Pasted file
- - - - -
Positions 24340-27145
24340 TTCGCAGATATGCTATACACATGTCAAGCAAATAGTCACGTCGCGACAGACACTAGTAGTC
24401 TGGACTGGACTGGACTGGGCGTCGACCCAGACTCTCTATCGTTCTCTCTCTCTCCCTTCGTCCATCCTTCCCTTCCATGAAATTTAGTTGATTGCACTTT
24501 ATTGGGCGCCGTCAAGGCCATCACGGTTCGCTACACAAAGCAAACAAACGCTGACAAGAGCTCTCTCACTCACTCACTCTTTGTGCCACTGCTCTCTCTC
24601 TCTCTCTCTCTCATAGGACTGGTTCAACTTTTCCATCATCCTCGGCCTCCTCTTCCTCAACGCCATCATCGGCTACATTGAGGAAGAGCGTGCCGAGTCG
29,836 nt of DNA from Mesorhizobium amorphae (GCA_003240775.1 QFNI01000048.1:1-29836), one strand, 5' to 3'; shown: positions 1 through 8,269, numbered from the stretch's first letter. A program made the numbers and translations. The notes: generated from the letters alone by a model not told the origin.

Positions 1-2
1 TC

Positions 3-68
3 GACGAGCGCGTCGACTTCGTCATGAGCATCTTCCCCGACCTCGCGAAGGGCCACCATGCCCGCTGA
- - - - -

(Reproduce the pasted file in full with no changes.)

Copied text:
Positions 24340-27145
24340 TTCGCAGATATGCTATACACATGTCAAGCAAATAGTCACGTCGCGACAGACACTAGTAGTC
24401 TGGACTGGACTGGACTGGGCGTCGACCCAGACTCTCTATCGTTCTCTCTCTCTCCCTTCGTCCATCCTTCCCTTCCATGAAATTTAGTTGATTGCACTTT
24501 ATTGGGCGCCGTCAAGGCCATCACGGTTCGCTACACAAAGCAAACAAACGCTGACAAGAGCTCTCTCACTCACTCACTCTTTGTGCCACTGCTCTCTCTC
24601 TCTCTCTCTCTCATAGGACTGGTTCAACTTTTCCATCATCCTCGGCCTCCTCTTCCTCAACGCCATCATCGGCTACATTGAGGAAGAGCGTGCCGAGTCG
29,836 nt of DNA from Mesorhizobium amorphae (GCA_003240775.1 QFNI01000048.1:1-29836), one strand, 5' to 3'; shown: positions 1 through 8,269, numbered from the stretch's first letter. A program made the numbers and translations. The notes: generated from the letters alone by a model not told the origin.

Positions 1-2
1 TC

Positions 3-68
3 GACGAGCGCGTCGACTTCGTCATGAGCATCTTCCCCGACCTCGCGAAGGGCCACCATGCCCGCTGA